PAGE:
Gonzalo E. Mon is a partner in the Advertising Law practice at Kelley Drye & Warren LLP and his co-author, John J. Heitmann, is a partner in the firm’s Telecommunications group. Read more on Kelley Drye’s advertising blog, Ad Law Access, or keep up with the group on Facebook or Twitter.
If you work with mobile apps, you may already know that privacy is a hot issue. Regulators are pushing companies to improve their privacy practices, Congress is contemplating new laws, and class action lawyers are suing companies that don’t clearly disclose their practices. In the past few weeks, this focus on privacy intensified as the FTC, the California Attorney General, and even the White House weighed in with new announcements.
Two things are clear from this recent burst of activity. First, regulators are putting pressure on everyone in the mobile app ecosystem to improve their practices, so you can’t just assume that it’s your partner’s responsibility to comply. And with the number of regulators focusing on these issues, it’s going to be a lot harder for companies to hide. No matter what role you play in the mobile app ecosystem, you should pay attention to these developments. Here’s what you need to know.
Increased Focus on App Privacy
In February, the FTC issued a report about mobile apps directed to children. Although these apps can collect a broad range of information, the FTC noted that neither the app stores nor app developers provide enough information for parents to determine what data is collected from their children or how it is used or shared. In some cases, this could be a violation of federal law. The FTC wants all members of the kids app ecosystem to play an active role in making appropriate disclosures to parents.
And the White House also stepped into the debate by announcing a data privacy framework that establishes a “Consumer Privacy Bill of Rights.” Although the framework speaks broadly about privacy issues, several sections discuss issues that are particularly relevant to the mobile space. For example, the White House encourages app developers to collect only as much personal data as they need and to tailor their privacy disclosures to mobile screens.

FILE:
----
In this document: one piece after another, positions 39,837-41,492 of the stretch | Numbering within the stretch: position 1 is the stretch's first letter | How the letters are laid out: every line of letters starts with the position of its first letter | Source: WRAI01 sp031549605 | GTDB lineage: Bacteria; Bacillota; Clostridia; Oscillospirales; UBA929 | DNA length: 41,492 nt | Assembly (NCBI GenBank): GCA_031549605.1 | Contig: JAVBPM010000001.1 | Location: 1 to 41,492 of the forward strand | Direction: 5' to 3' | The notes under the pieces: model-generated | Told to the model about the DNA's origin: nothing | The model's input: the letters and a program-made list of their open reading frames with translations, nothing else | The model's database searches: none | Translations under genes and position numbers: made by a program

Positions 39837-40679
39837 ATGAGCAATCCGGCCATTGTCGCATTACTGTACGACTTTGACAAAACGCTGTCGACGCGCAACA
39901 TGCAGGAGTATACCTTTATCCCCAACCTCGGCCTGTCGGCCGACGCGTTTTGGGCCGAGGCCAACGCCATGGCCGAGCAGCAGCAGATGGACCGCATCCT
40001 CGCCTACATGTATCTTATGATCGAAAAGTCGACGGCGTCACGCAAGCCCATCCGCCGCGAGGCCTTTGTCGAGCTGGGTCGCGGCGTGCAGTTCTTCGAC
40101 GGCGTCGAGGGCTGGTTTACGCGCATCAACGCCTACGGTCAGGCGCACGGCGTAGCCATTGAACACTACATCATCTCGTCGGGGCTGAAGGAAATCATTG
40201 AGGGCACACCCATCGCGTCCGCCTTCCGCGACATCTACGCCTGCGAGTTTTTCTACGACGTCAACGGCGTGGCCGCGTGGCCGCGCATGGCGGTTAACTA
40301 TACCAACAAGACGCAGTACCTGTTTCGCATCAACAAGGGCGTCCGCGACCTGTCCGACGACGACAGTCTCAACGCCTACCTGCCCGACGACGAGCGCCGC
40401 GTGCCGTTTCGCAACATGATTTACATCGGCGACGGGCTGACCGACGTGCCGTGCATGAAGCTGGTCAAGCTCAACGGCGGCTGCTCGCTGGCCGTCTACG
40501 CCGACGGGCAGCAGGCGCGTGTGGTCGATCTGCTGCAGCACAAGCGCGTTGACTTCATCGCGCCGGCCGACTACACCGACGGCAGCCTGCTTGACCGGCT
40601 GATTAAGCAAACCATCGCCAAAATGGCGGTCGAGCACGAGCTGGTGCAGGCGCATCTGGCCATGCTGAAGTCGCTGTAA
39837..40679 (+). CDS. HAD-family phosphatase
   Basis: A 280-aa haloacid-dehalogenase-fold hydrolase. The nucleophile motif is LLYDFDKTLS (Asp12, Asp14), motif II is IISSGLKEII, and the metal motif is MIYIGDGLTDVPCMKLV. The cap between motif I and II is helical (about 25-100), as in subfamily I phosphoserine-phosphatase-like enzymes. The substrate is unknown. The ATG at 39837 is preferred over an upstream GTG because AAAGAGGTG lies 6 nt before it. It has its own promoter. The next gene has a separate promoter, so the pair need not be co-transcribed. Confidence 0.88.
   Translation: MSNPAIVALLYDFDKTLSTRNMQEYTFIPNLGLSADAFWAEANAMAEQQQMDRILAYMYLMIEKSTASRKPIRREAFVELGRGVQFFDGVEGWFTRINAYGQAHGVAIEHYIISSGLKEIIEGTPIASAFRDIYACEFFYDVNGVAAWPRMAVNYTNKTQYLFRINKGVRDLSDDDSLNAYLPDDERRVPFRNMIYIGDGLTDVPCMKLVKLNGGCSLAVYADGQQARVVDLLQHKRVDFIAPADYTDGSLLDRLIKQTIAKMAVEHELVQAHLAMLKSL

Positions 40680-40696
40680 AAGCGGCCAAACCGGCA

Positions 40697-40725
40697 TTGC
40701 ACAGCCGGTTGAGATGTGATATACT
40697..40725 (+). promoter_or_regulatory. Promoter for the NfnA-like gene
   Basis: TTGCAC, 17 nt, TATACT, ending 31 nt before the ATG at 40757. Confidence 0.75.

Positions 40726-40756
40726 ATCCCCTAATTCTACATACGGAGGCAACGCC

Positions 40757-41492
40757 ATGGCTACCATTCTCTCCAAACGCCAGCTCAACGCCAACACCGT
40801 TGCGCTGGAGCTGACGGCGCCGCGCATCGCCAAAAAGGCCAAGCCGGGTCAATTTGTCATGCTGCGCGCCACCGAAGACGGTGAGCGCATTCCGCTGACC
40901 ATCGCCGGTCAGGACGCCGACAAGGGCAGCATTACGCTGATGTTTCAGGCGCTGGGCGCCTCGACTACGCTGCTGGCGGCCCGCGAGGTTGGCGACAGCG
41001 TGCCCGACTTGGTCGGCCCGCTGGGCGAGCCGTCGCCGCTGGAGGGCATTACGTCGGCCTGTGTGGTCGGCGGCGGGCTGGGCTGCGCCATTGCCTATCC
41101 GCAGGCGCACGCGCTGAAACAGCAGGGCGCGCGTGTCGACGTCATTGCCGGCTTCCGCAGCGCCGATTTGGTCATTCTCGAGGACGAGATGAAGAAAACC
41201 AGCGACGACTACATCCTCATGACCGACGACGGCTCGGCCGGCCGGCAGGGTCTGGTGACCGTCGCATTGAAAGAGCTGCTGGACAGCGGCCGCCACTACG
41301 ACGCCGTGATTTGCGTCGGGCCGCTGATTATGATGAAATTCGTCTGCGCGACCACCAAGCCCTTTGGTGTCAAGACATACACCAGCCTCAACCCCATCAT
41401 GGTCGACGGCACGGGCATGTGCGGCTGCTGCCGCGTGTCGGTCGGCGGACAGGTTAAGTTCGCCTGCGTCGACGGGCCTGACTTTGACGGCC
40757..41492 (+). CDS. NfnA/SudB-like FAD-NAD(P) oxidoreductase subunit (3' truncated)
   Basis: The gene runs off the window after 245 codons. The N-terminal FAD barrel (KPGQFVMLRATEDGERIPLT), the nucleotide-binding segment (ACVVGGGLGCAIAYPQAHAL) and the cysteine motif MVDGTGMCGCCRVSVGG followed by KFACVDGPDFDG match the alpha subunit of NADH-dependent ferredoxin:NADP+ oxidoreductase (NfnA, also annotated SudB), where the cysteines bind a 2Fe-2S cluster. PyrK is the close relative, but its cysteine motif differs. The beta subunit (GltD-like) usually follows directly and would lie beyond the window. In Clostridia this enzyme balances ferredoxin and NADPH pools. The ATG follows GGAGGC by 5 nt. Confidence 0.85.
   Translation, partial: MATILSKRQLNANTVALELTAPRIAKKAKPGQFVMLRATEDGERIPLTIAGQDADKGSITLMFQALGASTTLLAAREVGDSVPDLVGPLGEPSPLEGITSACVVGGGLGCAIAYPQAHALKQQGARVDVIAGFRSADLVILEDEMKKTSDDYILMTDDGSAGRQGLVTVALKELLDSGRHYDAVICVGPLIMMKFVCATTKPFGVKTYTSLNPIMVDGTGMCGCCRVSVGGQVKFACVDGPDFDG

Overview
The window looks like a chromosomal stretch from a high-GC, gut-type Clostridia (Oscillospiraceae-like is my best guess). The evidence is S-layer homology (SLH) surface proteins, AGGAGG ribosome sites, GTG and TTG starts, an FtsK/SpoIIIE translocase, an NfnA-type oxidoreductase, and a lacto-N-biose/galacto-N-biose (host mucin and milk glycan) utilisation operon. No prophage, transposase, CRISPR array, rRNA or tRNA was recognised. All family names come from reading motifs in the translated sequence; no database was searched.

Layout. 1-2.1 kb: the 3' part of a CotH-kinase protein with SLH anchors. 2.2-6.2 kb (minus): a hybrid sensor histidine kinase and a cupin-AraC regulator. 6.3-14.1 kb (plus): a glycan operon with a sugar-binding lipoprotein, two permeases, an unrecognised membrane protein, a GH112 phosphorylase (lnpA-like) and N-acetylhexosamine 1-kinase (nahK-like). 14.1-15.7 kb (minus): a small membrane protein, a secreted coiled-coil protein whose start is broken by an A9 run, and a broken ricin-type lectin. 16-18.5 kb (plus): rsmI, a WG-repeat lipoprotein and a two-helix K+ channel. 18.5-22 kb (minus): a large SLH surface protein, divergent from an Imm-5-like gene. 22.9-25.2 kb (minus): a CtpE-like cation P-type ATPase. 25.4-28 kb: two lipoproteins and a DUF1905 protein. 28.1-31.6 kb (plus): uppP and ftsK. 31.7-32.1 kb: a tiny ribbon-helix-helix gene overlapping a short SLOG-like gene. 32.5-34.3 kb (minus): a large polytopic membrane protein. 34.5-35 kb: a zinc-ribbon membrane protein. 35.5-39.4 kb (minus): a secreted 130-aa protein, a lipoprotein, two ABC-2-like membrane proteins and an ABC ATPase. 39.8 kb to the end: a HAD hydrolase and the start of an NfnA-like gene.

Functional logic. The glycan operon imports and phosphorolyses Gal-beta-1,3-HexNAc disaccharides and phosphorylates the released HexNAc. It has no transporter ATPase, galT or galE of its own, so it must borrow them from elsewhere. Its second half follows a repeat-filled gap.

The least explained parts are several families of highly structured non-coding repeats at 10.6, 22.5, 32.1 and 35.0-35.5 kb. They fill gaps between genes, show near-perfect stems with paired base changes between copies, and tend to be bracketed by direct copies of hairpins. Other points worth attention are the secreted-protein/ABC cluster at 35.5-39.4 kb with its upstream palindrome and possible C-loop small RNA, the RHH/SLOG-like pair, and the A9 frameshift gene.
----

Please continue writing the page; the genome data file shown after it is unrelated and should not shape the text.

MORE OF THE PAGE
5 Tips to Stay Ahead of the Regulators
Given the quickly changing legal landscape — and the growing number of government institutions that want to play a role in that landscape — it can be difficult for companies in the mobile app space to understand what is required. The following five tips address concerns that all of these institutions appear to share. Accordingly, they should form the starting point for your legal analysis when you develop and launch an app.
1. Don’t collect more than you need.
Because data can function as the currency of the digital age, there is often a tendency to collect as much data as possible. Companies think that even if they don’t have an immediate use for the data now, they might find a use (or a buyer) for it later on. Although this may be true, resist the temptation to collect more data than you need for your app to work. This is a core principle of the FTC’s “privacy by design” framework, as well as the new White House framework.
2. Disclose your privacy practices.
3. Be careful with children.
If you collect personal information from children under 13, you need to comply with the Children’s Online Privacy Protection Act. Among other things, COPPA generally requires companies to obtain verifiable consent from parents before they collect personal information from their children. The FTC has challenged app developers for violating COPPA, and the agency’s latest report suggests that the FTC expects all members of the kids app ecosystem to play a role in complying.
4. Consider when to get consent.
Although various bills pending in Congress would require companies to get consent before collecting certain types of information, outside of COPPA, getting consent is not a uniformly applicable legal requirement yet. Nevertheless, there are some types of information (such as location-based data) for which getting consent may be a good idea. Moreover, it may be advisable to get consent at the point of collection when sensitive personal data is in play. Work with your legal counsel to determine what makes sense in your context.
5. Protect the information you collect.
Unfortunately, it’s not uncommon to read stories about major companies who experience data breaches. Data breaches can be costly to address and they may result in lasting damage to your brand. If you are collecting information from consumers, you need to ensure you have physical, electronic, and procedural safeguards to protect that information. For example, certain data should be encrypted and you should limit access to it. Moreover, you should properly dispose of data when you no longer need it.
Image courtesy of iStockphoto, akinbostanci
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